Animals Are Good for You

By Temma Ehrenfeld  @TemmaEhrenfeld
April 11, 2022
Dog looking at woman surfer at the beach --- Image by © Ben Welsh/Corbis

Pets can be a buffer against loneliness, and owning a dog or cat may actually lower your heart rate and blood pressure. Here's what you should know.

We’ve been bonding with animals for eons — as far back as 12,000 years ago, when a human was buried with its hand resting on the skeleton of a 6-month-old wolf pup. Going back even further in time, the teamwork of the earliest humans and wolves hunting large ice-age mammals may have given us the edge over our main rivals, according to a book, “The Invaders: How Humans and Their Dogs Drove Neanderthals to Extinction.” Today, two-thirds of all U.S. households include pets.


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I live in a neighborhood of New York City in which dog walkers can charge as much as $40 a walk, demand is so high. There are pet supply stores on every other block. Single people, who are common here and usually live alone, seem to benefit most from a pet dog. Whether sedate or bouncy, dogs can dissolve loneliness, as they run up to greet you at the door and pull you outdoors, where you may find yourself easily striking up conversations with other dog-walkers.

But pets aren’t just good for singles. In a study, 240 married couples who owned a dog or cat had lower heart rates and blood pressure, both at rest or when undergoing stressful tests, than pet-free couples. Pet owners also seemed to have milder responses and quicker recovery from stress when they were with their pets than with a spouse or friend. Pets may help people bounce back from social rejection.

Simply having canine company, even if you’re not playing, can calm your body. One study had participants bring their dogs to the office. They showed measurably less stress as the day went along, while those without a canine companion felt more stressed by the end of the day. When the dog-owners couldn’t bring their dogs, their stress pattern followed the norm.

In 2013, the American Heart Association reported that after weighing a variety of studies, its panel had concluded that owing a pet — especially a dog — is good for your heart. In part because dog-owners walk more, they have lower blood pressure, and lower levels of cholesterol and triglycerides, a bad fat, in their blood.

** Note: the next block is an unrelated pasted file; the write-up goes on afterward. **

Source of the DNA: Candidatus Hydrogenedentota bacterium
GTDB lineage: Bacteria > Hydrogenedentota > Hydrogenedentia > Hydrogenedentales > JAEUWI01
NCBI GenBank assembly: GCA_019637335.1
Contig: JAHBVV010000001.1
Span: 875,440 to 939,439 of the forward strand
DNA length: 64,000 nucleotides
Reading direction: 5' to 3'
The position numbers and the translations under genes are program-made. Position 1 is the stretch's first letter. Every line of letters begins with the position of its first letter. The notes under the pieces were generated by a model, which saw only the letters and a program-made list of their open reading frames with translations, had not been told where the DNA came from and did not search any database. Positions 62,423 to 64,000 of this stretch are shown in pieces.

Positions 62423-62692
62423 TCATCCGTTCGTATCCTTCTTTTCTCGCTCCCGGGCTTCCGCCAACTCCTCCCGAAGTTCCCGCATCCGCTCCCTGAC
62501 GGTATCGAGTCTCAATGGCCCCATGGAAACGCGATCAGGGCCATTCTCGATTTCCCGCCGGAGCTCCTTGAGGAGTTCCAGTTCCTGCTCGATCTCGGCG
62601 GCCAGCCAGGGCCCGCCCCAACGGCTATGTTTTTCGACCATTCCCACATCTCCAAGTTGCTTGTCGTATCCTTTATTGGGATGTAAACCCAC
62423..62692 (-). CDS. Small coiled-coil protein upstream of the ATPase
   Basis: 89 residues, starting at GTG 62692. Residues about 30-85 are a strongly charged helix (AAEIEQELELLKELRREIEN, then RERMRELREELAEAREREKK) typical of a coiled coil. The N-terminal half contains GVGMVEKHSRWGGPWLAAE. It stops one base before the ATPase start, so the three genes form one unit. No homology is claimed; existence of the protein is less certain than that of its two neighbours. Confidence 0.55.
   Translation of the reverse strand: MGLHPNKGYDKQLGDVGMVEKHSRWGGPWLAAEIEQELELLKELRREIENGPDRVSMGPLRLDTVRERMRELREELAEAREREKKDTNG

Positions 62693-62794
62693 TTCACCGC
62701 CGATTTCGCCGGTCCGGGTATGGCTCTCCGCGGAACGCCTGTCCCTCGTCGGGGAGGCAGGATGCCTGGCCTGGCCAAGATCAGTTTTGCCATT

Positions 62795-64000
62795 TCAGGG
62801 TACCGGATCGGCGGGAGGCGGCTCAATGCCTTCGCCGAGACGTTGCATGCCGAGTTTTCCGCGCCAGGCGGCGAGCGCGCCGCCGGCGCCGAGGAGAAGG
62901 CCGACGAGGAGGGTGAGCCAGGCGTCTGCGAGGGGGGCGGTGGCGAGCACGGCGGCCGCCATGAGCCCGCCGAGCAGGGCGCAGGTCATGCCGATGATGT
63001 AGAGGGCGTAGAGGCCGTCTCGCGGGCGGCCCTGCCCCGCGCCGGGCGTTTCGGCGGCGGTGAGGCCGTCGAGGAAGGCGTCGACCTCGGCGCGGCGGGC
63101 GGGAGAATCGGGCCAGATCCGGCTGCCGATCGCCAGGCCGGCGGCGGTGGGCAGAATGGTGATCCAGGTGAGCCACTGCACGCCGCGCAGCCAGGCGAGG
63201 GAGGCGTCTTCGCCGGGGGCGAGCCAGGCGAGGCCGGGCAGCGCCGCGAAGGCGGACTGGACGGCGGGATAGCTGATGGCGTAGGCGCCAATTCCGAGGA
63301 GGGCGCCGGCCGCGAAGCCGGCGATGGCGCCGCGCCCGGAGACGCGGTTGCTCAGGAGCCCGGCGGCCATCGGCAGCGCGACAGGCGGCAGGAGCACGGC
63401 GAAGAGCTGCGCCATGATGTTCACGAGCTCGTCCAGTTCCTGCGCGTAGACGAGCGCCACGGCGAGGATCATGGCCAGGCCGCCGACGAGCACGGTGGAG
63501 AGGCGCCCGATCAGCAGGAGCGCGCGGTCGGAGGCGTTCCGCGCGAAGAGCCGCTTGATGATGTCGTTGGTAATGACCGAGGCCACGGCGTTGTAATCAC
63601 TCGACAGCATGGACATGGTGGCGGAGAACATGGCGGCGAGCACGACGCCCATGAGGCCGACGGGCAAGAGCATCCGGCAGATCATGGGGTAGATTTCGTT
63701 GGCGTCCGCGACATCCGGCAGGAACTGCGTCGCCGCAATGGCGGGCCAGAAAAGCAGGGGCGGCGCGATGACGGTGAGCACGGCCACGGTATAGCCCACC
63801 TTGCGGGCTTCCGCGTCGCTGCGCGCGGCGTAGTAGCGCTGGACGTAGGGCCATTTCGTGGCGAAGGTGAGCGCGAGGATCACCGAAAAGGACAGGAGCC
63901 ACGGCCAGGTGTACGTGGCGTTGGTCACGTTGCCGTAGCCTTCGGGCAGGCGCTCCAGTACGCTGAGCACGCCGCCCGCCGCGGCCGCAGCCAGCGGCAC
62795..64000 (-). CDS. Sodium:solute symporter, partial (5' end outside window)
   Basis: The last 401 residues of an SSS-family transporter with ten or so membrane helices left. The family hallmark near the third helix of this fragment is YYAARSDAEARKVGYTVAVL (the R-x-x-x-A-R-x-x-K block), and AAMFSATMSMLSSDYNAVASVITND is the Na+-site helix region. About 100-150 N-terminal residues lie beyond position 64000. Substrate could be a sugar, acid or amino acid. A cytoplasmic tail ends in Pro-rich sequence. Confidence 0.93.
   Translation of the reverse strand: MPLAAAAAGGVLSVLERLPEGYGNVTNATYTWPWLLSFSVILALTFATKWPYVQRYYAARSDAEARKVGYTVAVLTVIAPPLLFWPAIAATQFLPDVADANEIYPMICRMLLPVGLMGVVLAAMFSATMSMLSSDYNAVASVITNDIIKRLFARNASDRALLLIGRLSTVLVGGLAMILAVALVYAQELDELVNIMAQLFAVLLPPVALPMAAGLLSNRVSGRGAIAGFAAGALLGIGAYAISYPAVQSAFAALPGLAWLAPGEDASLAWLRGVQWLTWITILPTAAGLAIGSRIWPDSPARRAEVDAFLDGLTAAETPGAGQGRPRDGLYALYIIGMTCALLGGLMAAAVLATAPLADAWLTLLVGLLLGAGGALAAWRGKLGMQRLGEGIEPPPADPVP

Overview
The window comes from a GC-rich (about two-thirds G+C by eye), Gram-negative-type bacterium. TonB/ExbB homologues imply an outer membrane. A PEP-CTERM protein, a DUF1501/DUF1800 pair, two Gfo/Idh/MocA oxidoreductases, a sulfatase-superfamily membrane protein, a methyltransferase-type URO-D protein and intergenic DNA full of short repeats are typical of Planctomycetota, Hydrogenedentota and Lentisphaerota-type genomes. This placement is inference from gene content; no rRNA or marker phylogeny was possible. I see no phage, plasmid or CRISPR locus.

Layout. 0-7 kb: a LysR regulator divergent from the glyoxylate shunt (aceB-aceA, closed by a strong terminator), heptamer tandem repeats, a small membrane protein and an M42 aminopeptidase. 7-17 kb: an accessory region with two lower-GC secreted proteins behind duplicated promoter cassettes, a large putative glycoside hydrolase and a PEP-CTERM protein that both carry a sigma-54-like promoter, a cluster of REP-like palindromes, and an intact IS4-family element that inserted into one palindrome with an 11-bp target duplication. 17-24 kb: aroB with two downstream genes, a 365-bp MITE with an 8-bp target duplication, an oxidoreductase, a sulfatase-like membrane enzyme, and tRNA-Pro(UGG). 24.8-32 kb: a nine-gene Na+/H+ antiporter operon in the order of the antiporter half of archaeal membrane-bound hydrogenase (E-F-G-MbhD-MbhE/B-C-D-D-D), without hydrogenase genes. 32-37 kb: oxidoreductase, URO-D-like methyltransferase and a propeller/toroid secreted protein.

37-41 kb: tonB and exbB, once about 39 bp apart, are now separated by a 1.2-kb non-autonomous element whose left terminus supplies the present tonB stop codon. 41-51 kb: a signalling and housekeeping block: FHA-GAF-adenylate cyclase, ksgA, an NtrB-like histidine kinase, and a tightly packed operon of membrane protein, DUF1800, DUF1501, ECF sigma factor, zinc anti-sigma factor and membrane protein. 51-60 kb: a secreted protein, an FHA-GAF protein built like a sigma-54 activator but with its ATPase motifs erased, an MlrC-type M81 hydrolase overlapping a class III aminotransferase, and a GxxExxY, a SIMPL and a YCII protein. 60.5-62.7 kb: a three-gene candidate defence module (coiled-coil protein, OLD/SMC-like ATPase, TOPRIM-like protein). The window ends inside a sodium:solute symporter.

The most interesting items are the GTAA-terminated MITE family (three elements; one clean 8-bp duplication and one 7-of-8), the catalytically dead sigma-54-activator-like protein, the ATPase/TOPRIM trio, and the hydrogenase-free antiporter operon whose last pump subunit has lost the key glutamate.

Follow a vet’s advice to vaccinate your dog and care for it properly, both for the dog’s health and your own — dog ailments like ringworm can spread to humans. Your dog can bring ticks carrying Lyme disease into the house. Another risk is allergies, particularly if you develop asthma symptoms. Owning a dog seems to make you more likely to develop allergies to dogs.

There’s less science showing that cats are good for your health, but if cats calm and delight you, you have your answer. Cat allergies are about twice as common as dog allergies, and easy to pick up even if you don’t live with a cat now. Once you do, you may find allergic reactions developing over time, or they may come on suddenly, after many years. Special cat food can cut the key allergen in cat dander, but washing your cat isn’t useful.

Many people choose to live with a stuffed nose rather than give up a cat. You can reduce your exposure to allergens by using air purifiers, keeping your cat out of your bedroom, and having other people clean the litterbox. Don’t listen to breeders who claim a cat is “hypoallergenic.”

Some people are less allergic to rabbits. We tend to think of rabbits as animals that live in hutches, but house rabbits can be companions that sit beside you and frolic at dawn and dusk.

Before you buy a dog, cat, or rabbit, think about adopting one in an animal shelter and be sure you’re serious — these pets can live for more than a decade. Each year, more than 6 million animals enter shelters nationwide, and about 920,000 of them are killed, according to the ASPCA.


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April 11, 2022

Reviewed By:  

Janet O’Dell, RN